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Thread: Commas

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    Default Commas

    After she moved to the coast she discovered that she liked the rain; she forgot her earlier dislike of wet pavement and often went for long walks on rainy days. <--why isn't there a comma between "she" and "discovered"?

    After shmoved to the coast, she discovered that the ocean is endlessly fascinating. <--this one have a comma?

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    Default Re: Commas

    Quote Originally Posted by jack
    After she moved to the coast she discovered that she liked the rain; she forgot her earlier dislike of wet pavement and often went for long walks on rainy days. <--why isn't there a comma between "she" and "discovered"?

    After shmoved to the coast, she discovered that the ocean is endlessly fascinating. <--this one have a comma?
    I think you mean "between coast and she". I would place a comma there. It is common to do that after an opening adverbial clause. :wink:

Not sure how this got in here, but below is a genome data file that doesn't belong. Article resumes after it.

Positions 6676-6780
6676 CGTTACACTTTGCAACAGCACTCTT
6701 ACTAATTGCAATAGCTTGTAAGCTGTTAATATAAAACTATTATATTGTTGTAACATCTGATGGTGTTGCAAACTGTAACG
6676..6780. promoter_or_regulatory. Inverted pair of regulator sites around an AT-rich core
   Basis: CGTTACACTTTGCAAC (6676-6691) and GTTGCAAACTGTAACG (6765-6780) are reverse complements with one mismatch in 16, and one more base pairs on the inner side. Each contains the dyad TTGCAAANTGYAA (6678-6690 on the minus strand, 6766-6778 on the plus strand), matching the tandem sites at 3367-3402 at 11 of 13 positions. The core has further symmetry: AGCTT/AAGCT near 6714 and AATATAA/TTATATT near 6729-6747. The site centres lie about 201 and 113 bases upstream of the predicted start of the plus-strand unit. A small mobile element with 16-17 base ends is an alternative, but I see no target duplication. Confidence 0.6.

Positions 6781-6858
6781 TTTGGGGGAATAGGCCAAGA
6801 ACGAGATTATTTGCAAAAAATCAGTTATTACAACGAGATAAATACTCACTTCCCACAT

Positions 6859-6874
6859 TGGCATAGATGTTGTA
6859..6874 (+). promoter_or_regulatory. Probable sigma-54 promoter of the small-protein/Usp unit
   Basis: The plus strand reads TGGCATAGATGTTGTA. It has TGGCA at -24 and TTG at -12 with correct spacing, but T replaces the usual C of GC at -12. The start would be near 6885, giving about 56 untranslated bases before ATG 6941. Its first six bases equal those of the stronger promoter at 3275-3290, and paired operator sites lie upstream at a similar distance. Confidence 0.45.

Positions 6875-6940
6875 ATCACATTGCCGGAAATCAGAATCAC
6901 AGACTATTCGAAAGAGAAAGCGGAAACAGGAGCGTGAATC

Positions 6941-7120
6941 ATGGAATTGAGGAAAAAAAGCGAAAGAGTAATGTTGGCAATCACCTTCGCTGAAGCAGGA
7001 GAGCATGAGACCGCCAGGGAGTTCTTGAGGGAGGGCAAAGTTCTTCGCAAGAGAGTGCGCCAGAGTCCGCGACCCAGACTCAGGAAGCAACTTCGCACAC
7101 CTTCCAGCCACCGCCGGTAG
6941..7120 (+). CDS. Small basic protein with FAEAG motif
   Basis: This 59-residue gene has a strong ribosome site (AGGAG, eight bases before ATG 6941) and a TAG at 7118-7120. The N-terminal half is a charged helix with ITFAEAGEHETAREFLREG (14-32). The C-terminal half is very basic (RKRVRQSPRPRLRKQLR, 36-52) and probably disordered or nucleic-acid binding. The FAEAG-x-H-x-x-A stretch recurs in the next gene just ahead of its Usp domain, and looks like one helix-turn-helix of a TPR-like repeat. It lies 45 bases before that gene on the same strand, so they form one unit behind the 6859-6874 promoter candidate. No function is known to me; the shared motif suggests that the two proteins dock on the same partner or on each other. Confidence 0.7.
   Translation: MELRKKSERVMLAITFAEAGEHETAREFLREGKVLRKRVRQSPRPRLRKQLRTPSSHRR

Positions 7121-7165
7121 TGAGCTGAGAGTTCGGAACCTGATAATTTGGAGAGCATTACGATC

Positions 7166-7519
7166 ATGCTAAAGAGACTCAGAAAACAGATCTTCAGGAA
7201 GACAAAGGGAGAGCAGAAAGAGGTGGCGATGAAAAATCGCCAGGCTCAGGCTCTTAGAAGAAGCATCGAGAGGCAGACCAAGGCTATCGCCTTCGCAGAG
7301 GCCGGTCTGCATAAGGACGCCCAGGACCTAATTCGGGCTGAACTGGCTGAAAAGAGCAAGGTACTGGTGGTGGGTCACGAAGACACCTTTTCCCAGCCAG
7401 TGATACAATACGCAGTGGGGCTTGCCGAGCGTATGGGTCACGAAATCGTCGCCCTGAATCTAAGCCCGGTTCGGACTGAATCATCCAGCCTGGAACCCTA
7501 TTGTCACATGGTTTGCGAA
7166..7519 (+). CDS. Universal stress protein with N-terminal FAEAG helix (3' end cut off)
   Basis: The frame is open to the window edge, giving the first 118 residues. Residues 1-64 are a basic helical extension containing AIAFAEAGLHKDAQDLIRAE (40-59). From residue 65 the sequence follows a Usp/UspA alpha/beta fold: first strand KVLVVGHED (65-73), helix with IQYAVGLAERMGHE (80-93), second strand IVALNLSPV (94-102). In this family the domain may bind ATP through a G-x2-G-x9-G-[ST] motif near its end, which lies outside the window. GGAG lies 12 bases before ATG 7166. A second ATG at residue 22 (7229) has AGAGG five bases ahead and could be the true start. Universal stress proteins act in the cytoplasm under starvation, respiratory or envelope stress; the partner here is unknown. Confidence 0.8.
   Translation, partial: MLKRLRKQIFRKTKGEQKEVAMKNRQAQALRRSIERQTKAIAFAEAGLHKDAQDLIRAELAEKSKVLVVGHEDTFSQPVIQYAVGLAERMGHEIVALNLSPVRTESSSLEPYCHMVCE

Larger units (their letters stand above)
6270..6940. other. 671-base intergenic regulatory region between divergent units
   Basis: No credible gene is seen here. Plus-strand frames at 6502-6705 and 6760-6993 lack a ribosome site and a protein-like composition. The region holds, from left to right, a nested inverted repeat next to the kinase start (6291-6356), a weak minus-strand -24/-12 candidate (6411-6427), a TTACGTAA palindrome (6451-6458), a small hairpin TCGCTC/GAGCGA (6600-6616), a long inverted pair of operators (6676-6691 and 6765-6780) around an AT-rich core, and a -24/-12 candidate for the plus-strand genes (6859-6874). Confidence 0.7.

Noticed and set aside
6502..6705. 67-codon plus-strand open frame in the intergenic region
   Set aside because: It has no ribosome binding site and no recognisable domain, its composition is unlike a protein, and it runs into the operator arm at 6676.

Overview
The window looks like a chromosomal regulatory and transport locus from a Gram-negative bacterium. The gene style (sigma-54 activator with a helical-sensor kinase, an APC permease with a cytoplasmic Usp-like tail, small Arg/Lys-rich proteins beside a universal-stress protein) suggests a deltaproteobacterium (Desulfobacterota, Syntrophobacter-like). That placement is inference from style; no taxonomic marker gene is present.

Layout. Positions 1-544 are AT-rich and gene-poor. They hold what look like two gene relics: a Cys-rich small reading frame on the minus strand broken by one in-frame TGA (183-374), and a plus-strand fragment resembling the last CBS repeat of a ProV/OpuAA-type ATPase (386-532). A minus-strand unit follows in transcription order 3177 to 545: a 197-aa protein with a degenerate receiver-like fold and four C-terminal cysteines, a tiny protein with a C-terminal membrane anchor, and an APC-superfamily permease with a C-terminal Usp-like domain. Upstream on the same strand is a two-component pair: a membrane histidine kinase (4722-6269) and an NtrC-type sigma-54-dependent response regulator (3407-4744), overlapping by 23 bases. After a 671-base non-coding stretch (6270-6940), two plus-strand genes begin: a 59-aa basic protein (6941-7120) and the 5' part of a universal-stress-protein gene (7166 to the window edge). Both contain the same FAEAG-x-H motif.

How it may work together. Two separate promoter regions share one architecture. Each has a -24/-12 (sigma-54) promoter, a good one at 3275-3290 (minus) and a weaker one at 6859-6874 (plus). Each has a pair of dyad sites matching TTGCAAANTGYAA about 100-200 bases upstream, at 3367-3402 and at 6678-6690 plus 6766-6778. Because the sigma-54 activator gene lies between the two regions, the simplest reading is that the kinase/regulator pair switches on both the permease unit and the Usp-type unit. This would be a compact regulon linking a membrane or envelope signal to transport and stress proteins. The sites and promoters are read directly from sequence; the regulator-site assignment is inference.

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    ok, thanks.

    I was studying this book and they did not have a comma. I was wondering if it was error.

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    Quote Originally Posted by jack
    ok, thanks.

    I was studying this book and they did not have a comma. I was wondering if it was error.
    There is a general tendency to reduce comma usage when they are not necessary. I would call this an error, however. 8)

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    why is it an error? Why is this rhetorical? How can i tell?

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    Quote Originally Posted by jack
    why is it an error? Why is this rhetorical? How can i tell?
    Punctuation rules vary from source to source more than grammar rules. Some comma placements are more obligatory than others. This one is of medium importance, in my opinion. :wink:

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    I'd put the comma in too.

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    Quote Originally Posted by tdol
    I'd put the comma in too.
    :wink:

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    "I like the colour Blue," she said. <--why is there a comma after blue? why isn't it a period? how do you know?

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    The 'seh said' is also part of the sentence. What she said is grammatically a sentence, but you also want to include the rest. If not, speech would become very choppy.

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